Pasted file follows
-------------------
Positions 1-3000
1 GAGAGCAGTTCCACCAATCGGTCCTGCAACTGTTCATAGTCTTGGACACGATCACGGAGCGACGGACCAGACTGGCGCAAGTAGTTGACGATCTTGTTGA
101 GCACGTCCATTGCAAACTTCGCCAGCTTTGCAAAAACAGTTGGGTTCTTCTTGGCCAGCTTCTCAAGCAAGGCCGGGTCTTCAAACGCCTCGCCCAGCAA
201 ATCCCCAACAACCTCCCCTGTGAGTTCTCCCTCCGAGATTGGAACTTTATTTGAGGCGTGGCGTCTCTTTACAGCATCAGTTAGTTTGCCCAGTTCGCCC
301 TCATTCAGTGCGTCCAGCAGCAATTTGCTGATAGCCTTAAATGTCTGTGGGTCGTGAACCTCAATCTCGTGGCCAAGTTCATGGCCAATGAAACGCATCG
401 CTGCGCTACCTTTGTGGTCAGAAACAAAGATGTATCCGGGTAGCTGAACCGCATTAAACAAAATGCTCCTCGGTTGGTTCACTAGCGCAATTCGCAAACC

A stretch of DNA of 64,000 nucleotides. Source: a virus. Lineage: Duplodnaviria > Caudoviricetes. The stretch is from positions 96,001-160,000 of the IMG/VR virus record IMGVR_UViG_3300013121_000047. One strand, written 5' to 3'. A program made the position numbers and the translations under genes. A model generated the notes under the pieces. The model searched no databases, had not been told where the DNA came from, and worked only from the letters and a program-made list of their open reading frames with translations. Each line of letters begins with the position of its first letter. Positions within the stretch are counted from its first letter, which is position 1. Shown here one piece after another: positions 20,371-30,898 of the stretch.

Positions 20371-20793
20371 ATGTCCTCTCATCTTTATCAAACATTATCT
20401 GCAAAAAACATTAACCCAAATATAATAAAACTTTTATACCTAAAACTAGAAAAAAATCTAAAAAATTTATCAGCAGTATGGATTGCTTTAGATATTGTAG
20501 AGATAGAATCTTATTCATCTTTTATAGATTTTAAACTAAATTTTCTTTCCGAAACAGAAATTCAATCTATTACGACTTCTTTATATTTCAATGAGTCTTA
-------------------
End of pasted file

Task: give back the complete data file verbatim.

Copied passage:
Positions 1-3000
1 GAGAGCAGTTCCACCAATCGGTCCTGCAACTGTTCATAGTCTTGGACACGATCACGGAGCGACGGACCAGACTGGCGCAAGTAGTTGACGATCTTGTTGA
101 GCACGTCCATTGCAAACTTCGCCAGCTTTGCAAAAACAGTTGGGTTCTTCTTGGCCAGCTTCTCAAGCAAGGCCGGGTCTTCAAACGCCTCGCCCAGCAA
201 ATCCCCAACAACCTCCCCTGTGAGTTCTCCCTCCGAGATTGGAACTTTATTTGAGGCGTGGCGTCTCTTTACAGCATCAGTTAGTTTGCCCAGTTCGCCC
301 TCATTCAGTGCGTCCAGCAGCAATTTGCTGATAGCCTTAAATGTCTGTGGGTCGTGAACCTCAATCTCGTGGCCAAGTTCATGGCCAATGAAACGCATCG
401 CTGCGCTACCTTTGTGGTCAGAAACAAAGATGTATCCGGGTAGCTGAACCGCATTAAACAAAATGCTCCTCGGTTGGTTCACTAGCGCAATTCGCAAACC

A stretch of DNA of 64,000 nucleotides. Source: a virus. Lineage: Duplodnaviria > Caudoviricetes. The stretch is from positions 96,001-160,000 of the IMG/VR virus record IMGVR_UViG_3300013121_000047. One strand, written 5' to 3'. A program made the position numbers and the translations under genes. A model generated the notes under the pieces. The model searched no databases, had not been told where the DNA came from, and worked only from the letters and a program-made list of their open reading frames with translations. Each line of letters begins with the position of its first letter. Positions within the stretch are counted from its first letter, which is position 1. Shown here one piece after another: positions 20,371-30,898 of the stretch.

Positions 20371-20793
20371 ATGTCCTCTCATCTTTATCAAACATTATCT
20401 GCAAAAAACATTAACCCAAATATAATAAAACTTTTATACCTAAAACTAGAAAAAAATCTAAAAAATTTATCAGCAGTATGGATTGCTTTAGATATTGTAG
20501 AGATAGAATCTTATTCATCTTTTATAGATTTTAAACTAAATTTTCTTTCCGAAACAGAAATTCAATCTATTACGACTTCTTTATATTTCAATGAGTCTTA